A while back I was in Oshkosh, WI attending the 2012 AirVenture event, a week-long airshow and exposition of experimental aircraft, homebuilts, and generally everything aviation for the civilian aviation enthusiast.
It’s quite a show that attracts aviation enthusiasts from all over the world. In my previous post, we explored beliefs and how they impact our perspective. Today, let’s continue that thread by looking at the idea of strong beliefs and how important they are for success.
The Early Belief in Aviation
Aviation as we know it began with the Wright brothers – bicycle shop mechanics and inventors who believed they could fly. They kept at it until they proved they could. Another name heard often here at AirVenture is Dick Rutan, the former Air Force fighter pilot who in 1986 along with his co-pilot, Jeana Yeager, made the first ever non-stop, unfueled flight around the word.
And yes, their “Voyager”, was one of a kind experimental aircraft designed by Dick, his brother Burt, and Jeana.
“If you think you can do a thing or think you can’t do a thing, you’re right”
Here at Oshkosh, as I look at rows upon row of literally hundreds of beautiful flying machines constructed by the pilots who flew them to Oshkosh, I am impressed again with the power of belief and, of course, hard work. They tend to be partners to success in life.
The saying, “If you think you can do a thing or think you can’t do a thing, you’re right” may have been first coined by Abraham Lincoln, but it’s most often attributed to Henry Ford. Regardless, it seems to bear much truth.
Witnessing Belief and Confidence
As an instructor pilot, I trained many students right out of college to fly supersonic jet aircraft. Most made it through the course and a few washed out. The one common characteristic was the degree to which they believed they could succeed. It takes a great deal of confidence to fly at 500 miles an hour with three feet of wingtip spacing on your leader.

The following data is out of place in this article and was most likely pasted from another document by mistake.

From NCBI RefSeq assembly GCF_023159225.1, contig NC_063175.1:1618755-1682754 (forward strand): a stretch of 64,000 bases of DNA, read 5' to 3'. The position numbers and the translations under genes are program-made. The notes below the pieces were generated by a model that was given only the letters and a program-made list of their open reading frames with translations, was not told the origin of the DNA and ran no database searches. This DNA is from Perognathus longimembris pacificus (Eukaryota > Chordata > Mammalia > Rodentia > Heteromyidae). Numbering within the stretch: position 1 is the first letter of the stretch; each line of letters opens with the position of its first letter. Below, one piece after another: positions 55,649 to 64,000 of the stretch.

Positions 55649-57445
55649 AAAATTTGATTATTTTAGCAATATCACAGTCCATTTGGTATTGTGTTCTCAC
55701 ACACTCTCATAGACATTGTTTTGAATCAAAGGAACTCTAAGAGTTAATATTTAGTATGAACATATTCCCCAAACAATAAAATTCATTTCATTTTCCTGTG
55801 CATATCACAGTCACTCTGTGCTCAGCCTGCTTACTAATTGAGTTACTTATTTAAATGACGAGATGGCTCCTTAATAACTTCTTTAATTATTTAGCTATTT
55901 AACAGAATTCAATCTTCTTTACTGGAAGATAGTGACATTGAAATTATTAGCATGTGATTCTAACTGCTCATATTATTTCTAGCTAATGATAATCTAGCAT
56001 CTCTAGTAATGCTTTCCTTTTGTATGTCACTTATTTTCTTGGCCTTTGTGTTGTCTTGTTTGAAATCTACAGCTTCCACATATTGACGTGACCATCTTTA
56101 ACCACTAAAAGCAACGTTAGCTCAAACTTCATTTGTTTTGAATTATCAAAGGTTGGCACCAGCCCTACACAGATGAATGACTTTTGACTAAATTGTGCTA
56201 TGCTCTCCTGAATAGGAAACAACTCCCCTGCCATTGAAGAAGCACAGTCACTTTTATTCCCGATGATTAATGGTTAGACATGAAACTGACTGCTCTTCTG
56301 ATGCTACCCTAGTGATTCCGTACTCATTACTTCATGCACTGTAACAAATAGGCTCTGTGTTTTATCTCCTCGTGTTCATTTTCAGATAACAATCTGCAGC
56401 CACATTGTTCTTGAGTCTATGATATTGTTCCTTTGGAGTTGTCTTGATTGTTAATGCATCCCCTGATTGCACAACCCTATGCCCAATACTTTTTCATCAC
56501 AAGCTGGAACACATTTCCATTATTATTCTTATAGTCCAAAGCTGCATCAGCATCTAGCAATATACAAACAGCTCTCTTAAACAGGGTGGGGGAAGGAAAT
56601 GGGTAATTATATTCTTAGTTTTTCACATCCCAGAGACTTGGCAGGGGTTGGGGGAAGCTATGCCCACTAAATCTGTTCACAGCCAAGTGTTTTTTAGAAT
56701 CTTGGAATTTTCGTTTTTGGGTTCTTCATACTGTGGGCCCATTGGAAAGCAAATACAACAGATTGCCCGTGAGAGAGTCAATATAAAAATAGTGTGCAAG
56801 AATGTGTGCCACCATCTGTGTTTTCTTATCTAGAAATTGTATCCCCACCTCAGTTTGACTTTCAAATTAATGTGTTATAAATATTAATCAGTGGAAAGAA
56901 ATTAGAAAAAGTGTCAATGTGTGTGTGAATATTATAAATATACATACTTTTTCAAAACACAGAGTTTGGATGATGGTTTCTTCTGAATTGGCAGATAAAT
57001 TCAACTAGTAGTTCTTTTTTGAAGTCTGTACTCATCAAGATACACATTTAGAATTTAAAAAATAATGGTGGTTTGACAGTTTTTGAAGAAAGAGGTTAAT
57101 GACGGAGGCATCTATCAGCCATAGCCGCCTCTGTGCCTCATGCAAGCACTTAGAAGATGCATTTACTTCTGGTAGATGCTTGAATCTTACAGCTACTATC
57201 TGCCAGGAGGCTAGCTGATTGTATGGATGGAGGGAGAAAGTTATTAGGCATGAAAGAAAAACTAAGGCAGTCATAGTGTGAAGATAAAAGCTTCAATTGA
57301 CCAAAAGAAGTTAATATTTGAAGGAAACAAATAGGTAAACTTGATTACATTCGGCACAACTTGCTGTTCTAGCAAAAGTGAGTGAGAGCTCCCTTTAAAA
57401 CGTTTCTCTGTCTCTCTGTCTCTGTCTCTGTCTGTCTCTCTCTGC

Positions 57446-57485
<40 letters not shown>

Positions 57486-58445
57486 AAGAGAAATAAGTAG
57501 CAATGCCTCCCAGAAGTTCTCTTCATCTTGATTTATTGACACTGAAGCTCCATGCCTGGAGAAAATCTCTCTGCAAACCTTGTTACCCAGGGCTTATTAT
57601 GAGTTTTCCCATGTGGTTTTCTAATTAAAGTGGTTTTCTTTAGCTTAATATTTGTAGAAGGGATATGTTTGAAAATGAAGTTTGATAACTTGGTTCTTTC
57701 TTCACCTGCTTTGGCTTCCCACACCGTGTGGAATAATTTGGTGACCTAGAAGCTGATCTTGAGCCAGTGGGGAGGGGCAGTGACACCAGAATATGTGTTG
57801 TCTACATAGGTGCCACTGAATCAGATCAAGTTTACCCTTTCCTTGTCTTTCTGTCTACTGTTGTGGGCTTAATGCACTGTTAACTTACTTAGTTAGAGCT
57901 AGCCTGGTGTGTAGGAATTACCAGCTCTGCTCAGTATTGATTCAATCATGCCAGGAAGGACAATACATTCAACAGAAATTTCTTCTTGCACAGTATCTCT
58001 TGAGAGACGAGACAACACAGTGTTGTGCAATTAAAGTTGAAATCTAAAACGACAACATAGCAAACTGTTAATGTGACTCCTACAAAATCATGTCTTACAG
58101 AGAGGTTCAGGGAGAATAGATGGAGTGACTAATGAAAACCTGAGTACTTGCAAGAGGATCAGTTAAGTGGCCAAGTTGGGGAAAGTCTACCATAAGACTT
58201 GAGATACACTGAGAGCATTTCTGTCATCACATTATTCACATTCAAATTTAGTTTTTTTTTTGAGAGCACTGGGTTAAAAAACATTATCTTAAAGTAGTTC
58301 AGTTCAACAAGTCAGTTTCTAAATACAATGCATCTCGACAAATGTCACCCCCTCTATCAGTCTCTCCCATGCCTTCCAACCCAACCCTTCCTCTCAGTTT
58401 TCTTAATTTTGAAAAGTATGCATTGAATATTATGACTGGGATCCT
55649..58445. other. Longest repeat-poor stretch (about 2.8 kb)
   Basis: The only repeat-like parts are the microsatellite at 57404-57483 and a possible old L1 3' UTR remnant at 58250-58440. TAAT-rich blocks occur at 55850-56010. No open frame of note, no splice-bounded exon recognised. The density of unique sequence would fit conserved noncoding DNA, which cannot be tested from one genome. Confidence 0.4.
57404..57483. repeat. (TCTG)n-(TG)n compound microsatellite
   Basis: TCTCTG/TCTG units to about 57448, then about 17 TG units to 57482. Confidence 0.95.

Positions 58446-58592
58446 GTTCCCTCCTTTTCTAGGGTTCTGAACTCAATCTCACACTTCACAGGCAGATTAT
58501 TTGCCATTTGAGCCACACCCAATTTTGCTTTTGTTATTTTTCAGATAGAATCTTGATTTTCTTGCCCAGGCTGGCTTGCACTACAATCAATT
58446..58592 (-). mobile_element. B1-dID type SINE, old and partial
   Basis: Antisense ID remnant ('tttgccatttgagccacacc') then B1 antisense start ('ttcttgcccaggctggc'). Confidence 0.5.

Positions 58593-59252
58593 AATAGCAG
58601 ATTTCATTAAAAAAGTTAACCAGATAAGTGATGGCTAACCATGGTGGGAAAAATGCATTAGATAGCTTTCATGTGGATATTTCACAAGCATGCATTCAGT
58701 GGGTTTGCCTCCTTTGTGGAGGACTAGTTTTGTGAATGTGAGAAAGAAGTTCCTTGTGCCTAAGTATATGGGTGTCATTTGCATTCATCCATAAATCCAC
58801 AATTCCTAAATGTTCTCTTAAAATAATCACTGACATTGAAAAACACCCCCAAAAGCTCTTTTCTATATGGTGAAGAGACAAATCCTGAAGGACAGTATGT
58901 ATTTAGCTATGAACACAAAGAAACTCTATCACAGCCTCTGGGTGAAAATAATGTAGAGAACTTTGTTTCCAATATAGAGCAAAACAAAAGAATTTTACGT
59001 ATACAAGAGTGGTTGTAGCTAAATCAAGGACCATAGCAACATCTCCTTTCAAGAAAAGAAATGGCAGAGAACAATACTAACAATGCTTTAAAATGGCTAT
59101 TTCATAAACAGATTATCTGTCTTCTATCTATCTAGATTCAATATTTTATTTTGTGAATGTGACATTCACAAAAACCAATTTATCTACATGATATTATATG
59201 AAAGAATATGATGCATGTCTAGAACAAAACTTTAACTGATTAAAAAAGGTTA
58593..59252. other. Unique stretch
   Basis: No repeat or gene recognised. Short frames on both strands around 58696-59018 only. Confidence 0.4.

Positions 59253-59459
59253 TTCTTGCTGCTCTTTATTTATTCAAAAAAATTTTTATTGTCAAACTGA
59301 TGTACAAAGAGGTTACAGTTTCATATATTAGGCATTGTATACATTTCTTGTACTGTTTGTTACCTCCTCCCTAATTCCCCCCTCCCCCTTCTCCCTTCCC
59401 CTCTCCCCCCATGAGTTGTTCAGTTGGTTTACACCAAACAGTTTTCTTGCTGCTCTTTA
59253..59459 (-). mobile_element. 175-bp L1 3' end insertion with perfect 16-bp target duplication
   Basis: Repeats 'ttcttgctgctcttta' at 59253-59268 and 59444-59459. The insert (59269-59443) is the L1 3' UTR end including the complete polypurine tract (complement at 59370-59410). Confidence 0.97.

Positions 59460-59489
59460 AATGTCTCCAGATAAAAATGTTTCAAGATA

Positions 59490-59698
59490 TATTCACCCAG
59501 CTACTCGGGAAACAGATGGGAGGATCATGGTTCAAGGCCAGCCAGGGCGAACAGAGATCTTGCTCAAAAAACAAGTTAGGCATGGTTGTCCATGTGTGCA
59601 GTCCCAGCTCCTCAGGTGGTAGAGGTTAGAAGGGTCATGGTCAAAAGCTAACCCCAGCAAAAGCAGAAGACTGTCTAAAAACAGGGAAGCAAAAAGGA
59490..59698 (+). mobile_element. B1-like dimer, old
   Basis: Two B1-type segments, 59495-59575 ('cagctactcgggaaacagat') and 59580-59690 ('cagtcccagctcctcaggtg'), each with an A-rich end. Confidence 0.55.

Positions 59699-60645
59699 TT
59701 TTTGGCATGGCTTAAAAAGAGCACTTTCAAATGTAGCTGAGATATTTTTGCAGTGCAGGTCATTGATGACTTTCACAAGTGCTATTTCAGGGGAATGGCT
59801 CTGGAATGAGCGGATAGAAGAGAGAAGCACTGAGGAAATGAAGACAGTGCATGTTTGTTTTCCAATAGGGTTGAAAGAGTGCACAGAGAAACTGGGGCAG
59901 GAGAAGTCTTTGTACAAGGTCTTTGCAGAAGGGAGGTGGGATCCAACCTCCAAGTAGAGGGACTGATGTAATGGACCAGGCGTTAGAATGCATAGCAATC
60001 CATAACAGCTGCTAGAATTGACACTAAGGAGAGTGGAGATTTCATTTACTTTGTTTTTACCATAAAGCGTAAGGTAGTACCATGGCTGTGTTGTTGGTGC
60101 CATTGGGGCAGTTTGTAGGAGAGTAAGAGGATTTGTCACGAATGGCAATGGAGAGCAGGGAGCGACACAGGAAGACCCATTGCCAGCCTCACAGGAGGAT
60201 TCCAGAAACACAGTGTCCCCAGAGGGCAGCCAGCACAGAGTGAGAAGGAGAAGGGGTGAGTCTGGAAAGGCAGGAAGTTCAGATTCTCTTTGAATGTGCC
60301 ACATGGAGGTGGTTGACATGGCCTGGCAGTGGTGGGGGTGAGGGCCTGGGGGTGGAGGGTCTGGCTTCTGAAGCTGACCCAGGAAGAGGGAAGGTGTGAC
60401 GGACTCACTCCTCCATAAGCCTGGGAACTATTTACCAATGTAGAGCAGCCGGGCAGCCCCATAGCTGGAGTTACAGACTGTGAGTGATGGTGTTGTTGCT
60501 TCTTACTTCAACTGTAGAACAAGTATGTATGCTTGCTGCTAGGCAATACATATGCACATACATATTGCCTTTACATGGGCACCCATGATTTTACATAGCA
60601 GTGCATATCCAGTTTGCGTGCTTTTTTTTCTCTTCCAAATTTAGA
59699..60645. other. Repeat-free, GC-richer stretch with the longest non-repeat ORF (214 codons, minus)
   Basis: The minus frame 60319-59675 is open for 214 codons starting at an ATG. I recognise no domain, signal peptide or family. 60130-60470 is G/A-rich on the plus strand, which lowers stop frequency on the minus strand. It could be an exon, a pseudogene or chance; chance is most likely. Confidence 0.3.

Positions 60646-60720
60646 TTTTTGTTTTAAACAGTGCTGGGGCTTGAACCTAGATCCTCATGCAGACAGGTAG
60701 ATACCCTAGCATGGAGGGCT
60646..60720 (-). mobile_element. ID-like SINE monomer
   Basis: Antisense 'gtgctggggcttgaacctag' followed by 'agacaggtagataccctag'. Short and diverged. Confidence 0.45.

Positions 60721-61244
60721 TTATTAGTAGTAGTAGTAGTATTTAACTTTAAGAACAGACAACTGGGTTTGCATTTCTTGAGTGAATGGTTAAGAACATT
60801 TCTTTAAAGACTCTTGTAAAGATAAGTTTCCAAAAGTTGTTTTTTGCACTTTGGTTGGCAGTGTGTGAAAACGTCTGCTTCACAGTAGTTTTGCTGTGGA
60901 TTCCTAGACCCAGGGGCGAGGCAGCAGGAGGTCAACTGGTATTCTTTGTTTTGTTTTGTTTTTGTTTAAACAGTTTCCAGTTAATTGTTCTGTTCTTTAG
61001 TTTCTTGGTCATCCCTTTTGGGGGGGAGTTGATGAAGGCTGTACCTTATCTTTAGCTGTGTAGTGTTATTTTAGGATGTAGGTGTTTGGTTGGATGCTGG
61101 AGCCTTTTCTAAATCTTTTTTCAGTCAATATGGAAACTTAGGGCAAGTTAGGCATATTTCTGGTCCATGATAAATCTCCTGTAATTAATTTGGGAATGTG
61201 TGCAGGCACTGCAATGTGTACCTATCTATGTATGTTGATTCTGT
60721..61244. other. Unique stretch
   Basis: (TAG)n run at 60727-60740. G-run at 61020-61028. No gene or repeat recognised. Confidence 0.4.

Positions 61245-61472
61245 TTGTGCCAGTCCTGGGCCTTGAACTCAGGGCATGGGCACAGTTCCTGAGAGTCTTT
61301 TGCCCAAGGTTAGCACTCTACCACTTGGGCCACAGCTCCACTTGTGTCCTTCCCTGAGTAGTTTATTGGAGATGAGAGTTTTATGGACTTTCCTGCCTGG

Not only does it take a great deal of skill, but without confidence you will never be able to perform consistently.
I often told my students, “I can see you have the talent to do this and I’m confident that I can teach you. But for it to work, you must picture it in your mind and you must believe that you can do it.”
And predictably, most of those who didn’t make it were those who just couldn’t believe they could do it.
So what about you (and me)? What is it that we’re struggling with right now that we have the capability to do, but just aren’t sure if we have what it takes? Quite often when we lack confidence we also lack passion; they seem to go together. What’s motivating you to want to achieve a goal or make a change in your life? Can you picture yourself succeeding? Do you really believe down deep it can happen? If the answer is “yes I can”, then you probably can.
These are my thoughts, but the Leading with Honor community would love to hear from you. Many of you can speak to this issue of believing (confidence) and we’d all benefit from hearing your thoughts.
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Lee Ellis is the Founder & President of Leadership Freedom LLC & FreedomStar Media.
He is a leadership consultant and expert in team building, executive development & assessments
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His latest book is called Leading with Honor: Leadership Lessons from the Hanoi Hilton.
Image Sources: thedigitalaviator.com
Reblogged this on Gr8fullsoul.
The power of belief is indeed a critical success factor especially when coupled with commitment to persevere against the odds. So is the power of synergistic collaboration, even across distance and time which is the fuller story of aviation. I work with aviation leaders at Boeing Commercial Airplanes and was enlightened to learn that the Wright Brothers were not the first to test flying machines. For example, German engineer Otto Lilienthal was the first to design and fly a glider in 1891. Langley and Chanute were two others who heavily influenced the Wright Brothers.
Great points, Jagoda. Even though we don’t often hear about Otto Lilienthal, his strong power of belief in the principles of flight influenced the Wright Brothers (and others) in ways that he never could conceive. Thanks for sharing, and best to you in your day-to-day leadership. (WP Admin)
Reblogged this on Network of thought.
Reblogged this on Movers, Shakers, Leadership Makers.